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Classical Marxist Imperialism Theory: Continuity, Change, and Relevance

Version 2 2024-06-02, 14:52
Version 1 2024-03-07, 22:21
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posted on 2024-06-02, 14:52 authored by Murray NoonanMurray Noonan
AbstractThe classical Marxist theories of imperialism continue to have explanatory power despite the transformations that have occurred in global capitalism and international politics since the early decades of the twentieth century. Marxist thinkers and activists such as Rudolf Hilferding, Nikolai Bukharin, Vladimir Lenin, and Rosa Luxemburg were instrumental not only in identifying changes in capitalism that occurred after Marx’s death in 1883 but also in linking those changes with contemporary geopolitical conditions that, taken together, ultimately led to the imperialist carnage of World War I. For these Marxists, imperialism was specific and systemic; it was capitalism that had reached its moribund stage where monopolies and finance capital were dominant. Imperialism was capitalist imperialism. It still is; but the classical Marxist theories of imperialism have their contradictions, oversights, and blind spots too, as well as being products of their particular era. On the other hand, there is much that is still relevant, that still resonates in the theorizing of imperialism by the classical Marxists. This chapter undertakes a critical examination of the work of the classical Marxist theorists of imperialism in order to highlight the strengths and weaknesses of their analyses of capitalist imperialism and the relevance their work has for understanding present-day imperialism.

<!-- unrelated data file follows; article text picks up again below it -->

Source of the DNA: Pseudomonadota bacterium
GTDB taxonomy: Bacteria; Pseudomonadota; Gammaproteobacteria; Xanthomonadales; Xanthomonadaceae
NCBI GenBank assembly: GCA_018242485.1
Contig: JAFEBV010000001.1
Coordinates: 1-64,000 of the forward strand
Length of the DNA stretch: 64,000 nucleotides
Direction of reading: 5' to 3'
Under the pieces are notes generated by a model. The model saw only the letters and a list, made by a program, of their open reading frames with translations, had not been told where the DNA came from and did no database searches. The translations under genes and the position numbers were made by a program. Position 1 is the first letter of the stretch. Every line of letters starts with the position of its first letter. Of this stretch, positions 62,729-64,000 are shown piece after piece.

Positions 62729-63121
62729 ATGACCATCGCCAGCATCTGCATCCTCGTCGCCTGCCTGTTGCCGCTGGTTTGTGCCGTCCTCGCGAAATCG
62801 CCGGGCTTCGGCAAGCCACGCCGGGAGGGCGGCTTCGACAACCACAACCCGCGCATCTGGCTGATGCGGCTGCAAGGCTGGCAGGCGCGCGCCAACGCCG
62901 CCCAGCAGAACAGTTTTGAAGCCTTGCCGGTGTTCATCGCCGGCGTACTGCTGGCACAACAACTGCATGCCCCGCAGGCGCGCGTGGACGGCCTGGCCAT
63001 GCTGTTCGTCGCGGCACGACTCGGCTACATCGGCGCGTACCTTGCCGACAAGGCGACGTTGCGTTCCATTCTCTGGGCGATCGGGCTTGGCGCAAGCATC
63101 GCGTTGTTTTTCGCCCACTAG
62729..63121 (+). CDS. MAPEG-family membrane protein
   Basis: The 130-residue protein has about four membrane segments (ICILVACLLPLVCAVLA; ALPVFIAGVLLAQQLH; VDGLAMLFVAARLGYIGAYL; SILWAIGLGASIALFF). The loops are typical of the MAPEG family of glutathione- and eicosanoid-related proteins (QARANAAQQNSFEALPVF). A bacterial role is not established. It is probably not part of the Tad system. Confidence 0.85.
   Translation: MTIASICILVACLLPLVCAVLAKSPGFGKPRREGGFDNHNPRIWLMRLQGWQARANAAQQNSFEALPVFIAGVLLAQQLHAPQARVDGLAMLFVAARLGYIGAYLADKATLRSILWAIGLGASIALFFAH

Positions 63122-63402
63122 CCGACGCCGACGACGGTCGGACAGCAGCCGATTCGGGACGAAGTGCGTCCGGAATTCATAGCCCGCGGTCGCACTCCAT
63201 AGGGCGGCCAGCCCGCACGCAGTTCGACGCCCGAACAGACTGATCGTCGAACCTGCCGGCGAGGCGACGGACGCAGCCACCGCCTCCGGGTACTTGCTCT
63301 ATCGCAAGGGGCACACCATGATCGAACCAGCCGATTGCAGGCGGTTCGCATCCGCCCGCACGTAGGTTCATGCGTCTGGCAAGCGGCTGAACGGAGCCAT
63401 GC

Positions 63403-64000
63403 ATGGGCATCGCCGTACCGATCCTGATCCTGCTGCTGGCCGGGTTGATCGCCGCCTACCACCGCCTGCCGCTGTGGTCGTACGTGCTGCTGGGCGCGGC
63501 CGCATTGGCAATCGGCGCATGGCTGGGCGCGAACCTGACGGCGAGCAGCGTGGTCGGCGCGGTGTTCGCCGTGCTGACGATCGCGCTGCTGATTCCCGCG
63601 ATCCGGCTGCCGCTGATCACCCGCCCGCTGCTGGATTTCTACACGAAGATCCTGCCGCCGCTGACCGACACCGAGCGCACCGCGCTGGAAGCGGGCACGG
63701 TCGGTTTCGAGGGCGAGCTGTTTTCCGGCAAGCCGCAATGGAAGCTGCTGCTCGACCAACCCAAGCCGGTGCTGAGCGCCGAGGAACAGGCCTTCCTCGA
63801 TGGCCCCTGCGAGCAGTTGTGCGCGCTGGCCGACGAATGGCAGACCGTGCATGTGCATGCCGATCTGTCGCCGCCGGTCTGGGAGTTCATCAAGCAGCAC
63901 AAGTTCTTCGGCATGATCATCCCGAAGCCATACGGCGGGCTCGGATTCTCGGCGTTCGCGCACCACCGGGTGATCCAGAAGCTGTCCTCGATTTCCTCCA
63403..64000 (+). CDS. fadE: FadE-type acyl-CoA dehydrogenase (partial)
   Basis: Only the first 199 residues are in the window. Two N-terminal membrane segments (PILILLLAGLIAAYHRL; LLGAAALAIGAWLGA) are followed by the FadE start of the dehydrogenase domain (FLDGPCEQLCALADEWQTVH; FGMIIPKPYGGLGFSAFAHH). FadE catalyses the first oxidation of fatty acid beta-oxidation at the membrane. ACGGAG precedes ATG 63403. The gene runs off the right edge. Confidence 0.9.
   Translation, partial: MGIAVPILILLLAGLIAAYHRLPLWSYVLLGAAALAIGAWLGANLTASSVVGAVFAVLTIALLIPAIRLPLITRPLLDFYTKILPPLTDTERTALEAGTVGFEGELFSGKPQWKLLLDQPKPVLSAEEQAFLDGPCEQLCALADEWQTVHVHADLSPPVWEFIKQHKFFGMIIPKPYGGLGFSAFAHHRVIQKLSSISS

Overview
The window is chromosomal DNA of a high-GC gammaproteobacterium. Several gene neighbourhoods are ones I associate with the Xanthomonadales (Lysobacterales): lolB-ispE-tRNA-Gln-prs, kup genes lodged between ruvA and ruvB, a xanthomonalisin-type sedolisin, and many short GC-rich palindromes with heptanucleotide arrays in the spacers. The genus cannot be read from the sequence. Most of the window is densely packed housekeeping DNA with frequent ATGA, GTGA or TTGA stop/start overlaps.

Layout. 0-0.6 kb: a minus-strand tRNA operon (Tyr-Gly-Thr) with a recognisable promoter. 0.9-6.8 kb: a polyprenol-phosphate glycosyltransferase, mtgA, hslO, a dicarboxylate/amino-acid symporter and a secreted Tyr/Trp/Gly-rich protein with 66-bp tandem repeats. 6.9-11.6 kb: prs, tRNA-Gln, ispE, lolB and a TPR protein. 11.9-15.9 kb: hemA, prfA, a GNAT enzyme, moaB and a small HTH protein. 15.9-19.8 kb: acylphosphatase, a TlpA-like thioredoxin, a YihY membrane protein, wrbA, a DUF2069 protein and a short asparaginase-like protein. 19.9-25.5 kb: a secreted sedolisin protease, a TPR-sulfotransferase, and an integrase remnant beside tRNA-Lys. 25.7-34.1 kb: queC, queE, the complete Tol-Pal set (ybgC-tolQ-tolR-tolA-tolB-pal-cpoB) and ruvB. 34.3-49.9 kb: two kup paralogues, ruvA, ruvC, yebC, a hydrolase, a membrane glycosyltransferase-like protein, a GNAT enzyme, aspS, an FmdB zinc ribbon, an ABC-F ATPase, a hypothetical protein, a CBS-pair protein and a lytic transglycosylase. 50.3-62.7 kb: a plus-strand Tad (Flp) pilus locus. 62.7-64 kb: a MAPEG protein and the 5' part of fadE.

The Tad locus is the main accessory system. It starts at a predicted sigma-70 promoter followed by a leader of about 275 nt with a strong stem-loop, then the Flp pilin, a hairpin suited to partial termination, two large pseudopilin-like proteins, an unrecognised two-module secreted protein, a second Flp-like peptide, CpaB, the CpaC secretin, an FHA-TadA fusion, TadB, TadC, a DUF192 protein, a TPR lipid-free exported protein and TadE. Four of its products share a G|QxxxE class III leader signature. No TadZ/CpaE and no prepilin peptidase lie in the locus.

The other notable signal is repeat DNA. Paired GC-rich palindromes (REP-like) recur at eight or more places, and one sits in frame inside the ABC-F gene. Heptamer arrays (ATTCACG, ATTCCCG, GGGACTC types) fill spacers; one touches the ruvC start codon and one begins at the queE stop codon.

History

Chapter number

3

Pagination

43-66

ISBN-13

9780197527085

ISBN-10

0197527086

Language

eng

Publication classification

B1 Book chapter

Extent

34

Publisher

Oxford University Press

Place of publication

Oxford, Eng.

Title of book

The Oxford Handbook of Economic Imperialism

Series

Oxford Handbooks

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